La Bayadère is my new favorite ballet. I saw it this past weekend at the Boston Opera House and absolutely LOVED it!  La Bayadère was first performed in 1877 by the Imperial Ballet at the Imperial Bolshoi Kamenny Theater in Saint Petersburg, Russia. Choreographed by Marius Petipa and composed by Ludwig Minkus, La Bayadère is a romantic ballet set in ancient India.

The first act begins with temple dancers, Bayadères, celebrating the Indian Ritual of Fire. During this ceremony, the High Brahmin declares his love for the most beautiful Bayadère, Nikiya. But Nikiya rejects him and instead meets secretly with Solor. They dance and swear eternal love over the Sacred Fire. The High Brahmin sees them together and in an act of jealousy, he vows to take revenge on Solor. Continue Reading »

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Oct 19 2010

Eat, Pray, Love – One Woman’s Search for Everything Across Italy, India, & Indonesia

Published by under Book Reviews,Travel

After a Kafka-esque divorce followed by a passionate relationship gone afoul, Elizabeth Gilbert decides to dedicate a whole year to herself: exploring pleasure in Italy; discovering spirituality in an Indian ashram; and finally, balancing the two on the Indonesian island Bali. Having spent nearly her entire adult life in and out of love with boyfriends and her husband, Gilbert realizes in her early thirties, in the midst of an emotional crisis, that it is high time to delve into her own depths. Her memoir, Eat, Pray, Love: One Woman’s Search for Everything Across Italy, India and Indonesia, chronicles her journey. Continue Reading »

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Jul 30 2010

The Official Planning Stage: Shanghia via Kathmandu via Delhi

Published by under News

It’s official. On December 23rd, at roughly 3:30am Indian Standard Time,  I will be landing in Delhi.

Starting on the 21st of December, just one day after exams, I’ll make my way to New York City to board a flight destined for Delhi, India (by way of Doha, Qatar). After spending two days there, I’ll take the bumpy hour-long flight to Kathmandu, Nepal. There, two days of temples, ancient Gods and Goddesses, and hopefully a Sherpa or two await (these are, of course, just my wildest fantasies of Nepal, which I’m sure are also wildly inaccurate, but I have some time to find out what to expect). From there, I’ll head back to Delhi for two packed days, dedicating an entire one to Agra and the Taj Mahal. Then I’ll be off to Shanghai, spending eight days wandering the glorious city, just winding down from the Shanghai Expo, before catching a flight back to my reality, Boston, Massachusetts. Continue Reading »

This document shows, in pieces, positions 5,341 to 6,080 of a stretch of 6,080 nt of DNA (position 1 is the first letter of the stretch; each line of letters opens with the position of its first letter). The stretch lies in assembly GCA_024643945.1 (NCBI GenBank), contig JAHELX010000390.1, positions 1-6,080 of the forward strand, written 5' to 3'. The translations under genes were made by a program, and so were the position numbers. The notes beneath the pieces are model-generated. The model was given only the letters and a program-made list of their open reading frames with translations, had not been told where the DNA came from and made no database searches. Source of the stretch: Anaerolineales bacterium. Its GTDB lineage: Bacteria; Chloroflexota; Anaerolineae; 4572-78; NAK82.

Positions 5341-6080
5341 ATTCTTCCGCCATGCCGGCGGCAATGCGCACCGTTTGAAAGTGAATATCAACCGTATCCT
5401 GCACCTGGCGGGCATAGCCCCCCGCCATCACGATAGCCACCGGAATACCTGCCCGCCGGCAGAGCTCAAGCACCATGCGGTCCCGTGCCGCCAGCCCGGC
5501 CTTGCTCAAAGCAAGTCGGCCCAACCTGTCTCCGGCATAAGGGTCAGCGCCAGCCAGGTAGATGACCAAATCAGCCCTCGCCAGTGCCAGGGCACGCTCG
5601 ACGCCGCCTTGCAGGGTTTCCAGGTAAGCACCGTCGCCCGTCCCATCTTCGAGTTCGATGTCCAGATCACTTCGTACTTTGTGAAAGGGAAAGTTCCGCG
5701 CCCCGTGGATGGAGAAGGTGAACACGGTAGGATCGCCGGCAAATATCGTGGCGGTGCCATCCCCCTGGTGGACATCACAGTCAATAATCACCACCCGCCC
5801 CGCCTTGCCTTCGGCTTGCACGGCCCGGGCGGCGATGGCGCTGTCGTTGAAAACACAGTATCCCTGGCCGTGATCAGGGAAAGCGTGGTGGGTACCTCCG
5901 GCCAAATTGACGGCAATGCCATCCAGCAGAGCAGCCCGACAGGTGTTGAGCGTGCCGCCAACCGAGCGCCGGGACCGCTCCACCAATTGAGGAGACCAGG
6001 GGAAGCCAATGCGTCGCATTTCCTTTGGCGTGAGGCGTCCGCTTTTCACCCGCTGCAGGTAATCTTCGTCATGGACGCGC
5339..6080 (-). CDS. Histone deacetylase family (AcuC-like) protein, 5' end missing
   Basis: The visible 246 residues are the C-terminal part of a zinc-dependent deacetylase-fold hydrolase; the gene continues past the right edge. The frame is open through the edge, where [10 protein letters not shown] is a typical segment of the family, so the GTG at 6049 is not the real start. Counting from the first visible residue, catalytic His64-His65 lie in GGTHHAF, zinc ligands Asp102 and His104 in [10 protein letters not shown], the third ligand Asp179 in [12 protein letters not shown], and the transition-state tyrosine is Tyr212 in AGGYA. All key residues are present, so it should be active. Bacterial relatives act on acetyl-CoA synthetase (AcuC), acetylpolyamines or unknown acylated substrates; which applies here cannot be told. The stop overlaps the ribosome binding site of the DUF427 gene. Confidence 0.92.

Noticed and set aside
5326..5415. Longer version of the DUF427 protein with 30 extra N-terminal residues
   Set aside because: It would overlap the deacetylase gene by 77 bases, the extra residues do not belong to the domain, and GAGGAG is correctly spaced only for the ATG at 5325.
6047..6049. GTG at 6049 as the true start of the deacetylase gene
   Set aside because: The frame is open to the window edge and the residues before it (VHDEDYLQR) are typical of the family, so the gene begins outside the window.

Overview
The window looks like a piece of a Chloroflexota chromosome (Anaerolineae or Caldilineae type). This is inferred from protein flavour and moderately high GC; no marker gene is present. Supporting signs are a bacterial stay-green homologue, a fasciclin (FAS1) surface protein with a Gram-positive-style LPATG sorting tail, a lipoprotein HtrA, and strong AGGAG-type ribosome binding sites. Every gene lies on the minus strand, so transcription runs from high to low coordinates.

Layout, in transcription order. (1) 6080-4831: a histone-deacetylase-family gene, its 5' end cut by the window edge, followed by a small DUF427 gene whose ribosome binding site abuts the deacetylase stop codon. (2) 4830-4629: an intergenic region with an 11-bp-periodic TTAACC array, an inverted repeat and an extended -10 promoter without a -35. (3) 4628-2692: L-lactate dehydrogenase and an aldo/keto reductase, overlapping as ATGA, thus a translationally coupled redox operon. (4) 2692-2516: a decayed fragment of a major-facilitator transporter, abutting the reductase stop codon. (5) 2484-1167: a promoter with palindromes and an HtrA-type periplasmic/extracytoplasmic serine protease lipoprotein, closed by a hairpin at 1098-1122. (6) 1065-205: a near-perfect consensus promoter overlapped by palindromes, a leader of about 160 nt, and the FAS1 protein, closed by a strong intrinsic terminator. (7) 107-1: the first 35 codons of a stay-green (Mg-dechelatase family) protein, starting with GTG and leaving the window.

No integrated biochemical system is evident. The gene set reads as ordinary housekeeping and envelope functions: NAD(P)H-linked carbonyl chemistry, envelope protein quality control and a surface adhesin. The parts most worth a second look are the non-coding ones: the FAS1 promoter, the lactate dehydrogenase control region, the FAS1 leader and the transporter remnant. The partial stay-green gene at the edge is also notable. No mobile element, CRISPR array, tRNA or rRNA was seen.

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Apr 11 2009

My Fair Backpacker – or – An American Goes Sari Shopping in India

Sari, Mehndi, & Bangles! -- photo by Nicole

Sari, Mehndi, & Bangles! -- photo by Nicole

In India, everything is beautiful. Well, okay. Not everything.  But the women are gorgeous. Stunning. In fact, I noticed this even before I got to the subcontinent. While sitting on the plane and waiting to take off, anxiously anticipating the twenty-something hour flight from San Francisco to Bangalore, it was hard not to notice that the airline attendants — all women — could pass for models. It was also hard not to notice my dirty, holey cargo pants and extra baggy, don’t-harass-me shirt in comparison to their sleek pencil skirts and perfectly coiffed hair.

It was a theme that would be repeated during my stay in India. I even heard local women in Bangalore complain about the appearance of backpackers one day. “They come from all these rich countries and they are always dressing the same. They look so dirty and smelly…” Well, I could only assume they weren’t talking about me. But I decided then that I was going to ditch my unisex travel uniform of khaki pants and boring black top. I was going to dress like the beautiful Indian women I saw everyday: like the South Indian housewives who pinned jasmine flowers in their hair and dripped with gold and jewels for only a trip to the neighborhood market; like the professionals who floated through offices in silk salwar kameez; like the college students who sauntered through the high-end shops on MG Road in designer jeans.  In short, I decided to look like a lady instead of another “dirty” backpacker.  I decided to buy a sari.

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Apr 04 2009

The Globe Corner Bookstore – Now on Facebook!

Published by under News

Harvard Square Store

Harvard Square Store

The Globe Corner Bookstore now has an official page on Facebook.  Now you – yes you! – can become a fan of the bookstore on the ubiquitous social networking site.  “What does becoming a fan do for me?” you might be wondering.  Well, besides making you look especially hip to all of your Facebook friends (some of whom may actually use the word “hip”), you’ll also find updates about any upcoming events like our May 7th author event for Vanished Smile: The Mysterious Theft of the Mona Lisa.

You’ll also get regular status updates posted by the staff letting you know what’s going on in our Harvard Square store and info on promotions – like which locations are discounted for our Destination of the Month sale.  April’s Destination of the Month is India, making everything about India 15% off online and in the store.  But if you were a fan of The Globe Corner Bookstore on Facebook, you’d already know that…